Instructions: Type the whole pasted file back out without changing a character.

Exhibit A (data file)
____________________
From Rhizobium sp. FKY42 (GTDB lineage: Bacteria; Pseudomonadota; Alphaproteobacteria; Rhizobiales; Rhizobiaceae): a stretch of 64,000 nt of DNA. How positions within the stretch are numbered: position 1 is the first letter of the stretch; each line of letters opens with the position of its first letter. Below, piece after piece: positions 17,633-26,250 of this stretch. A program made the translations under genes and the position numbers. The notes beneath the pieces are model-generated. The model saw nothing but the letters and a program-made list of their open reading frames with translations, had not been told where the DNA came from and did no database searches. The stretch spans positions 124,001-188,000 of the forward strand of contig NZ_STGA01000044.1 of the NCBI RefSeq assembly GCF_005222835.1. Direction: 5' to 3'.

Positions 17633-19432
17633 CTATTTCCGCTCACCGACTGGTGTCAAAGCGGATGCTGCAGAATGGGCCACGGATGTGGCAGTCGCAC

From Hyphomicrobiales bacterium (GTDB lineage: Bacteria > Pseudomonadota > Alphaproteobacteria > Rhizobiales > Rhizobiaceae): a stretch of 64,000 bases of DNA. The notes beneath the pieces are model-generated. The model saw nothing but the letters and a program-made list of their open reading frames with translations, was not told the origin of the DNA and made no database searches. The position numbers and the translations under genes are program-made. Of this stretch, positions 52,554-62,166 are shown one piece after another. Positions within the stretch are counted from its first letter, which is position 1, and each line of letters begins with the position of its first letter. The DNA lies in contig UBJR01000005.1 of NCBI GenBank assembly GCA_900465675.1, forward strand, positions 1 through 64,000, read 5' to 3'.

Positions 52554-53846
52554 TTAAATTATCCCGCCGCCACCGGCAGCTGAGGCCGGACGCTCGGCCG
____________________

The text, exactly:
From Rhizobium sp. FKY42 (GTDB lineage: Bacteria; Pseudomonadota; Alphaproteobacteria; Rhizobiales; Rhizobiaceae): a stretch of 64,000 nt of DNA. How positions within the stretch are numbered: position 1 is the first letter of the stretch; each line of letters opens with the position of its first letter. Below, piece after piece: positions 17,633-26,250 of this stretch. A program made the translations under genes and the position numbers. The notes beneath the pieces are model-generated. The model saw nothing but the letters and a program-made list of their open reading frames with translations, had not been told where the DNA came from and did no database searches. The stretch spans positions 124,001-188,000 of the forward strand of contig NZ_STGA01000044.1 of the NCBI RefSeq assembly GCF_005222835.1. Direction: 5' to 3'.

Positions 17633-19432
17633 CTATTTCCGCTCACCGACTGGTGTCAAAGCGGATGCTGCAGAATGGGCCACGGATGTGGCAGTCGCAC

From Hyphomicrobiales bacterium (GTDB lineage: Bacteria > Pseudomonadota > Alphaproteobacteria > Rhizobiales > Rhizobiaceae): a stretch of 64,000 bases of DNA. The notes beneath the pieces are model-generated. The model saw nothing but the letters and a program-made list of their open reading frames with translations, was not told the origin of the DNA and made no database searches. The position numbers and the translations under genes are program-made. Of this stretch, positions 52,554-62,166 are shown one piece after another. Positions within the stretch are counted from its first letter, which is position 1, and each line of letters begins with the position of its first letter. The DNA lies in contig UBJR01000005.1 of NCBI GenBank assembly GCA_900465675.1, forward strand, positions 1 through 64,000, read 5' to 3'.

Positions 52554-53846
52554 TTAAATTATCCCGCCGCCACCGGCAGCTGAGGCCGGACGCTCGGCCG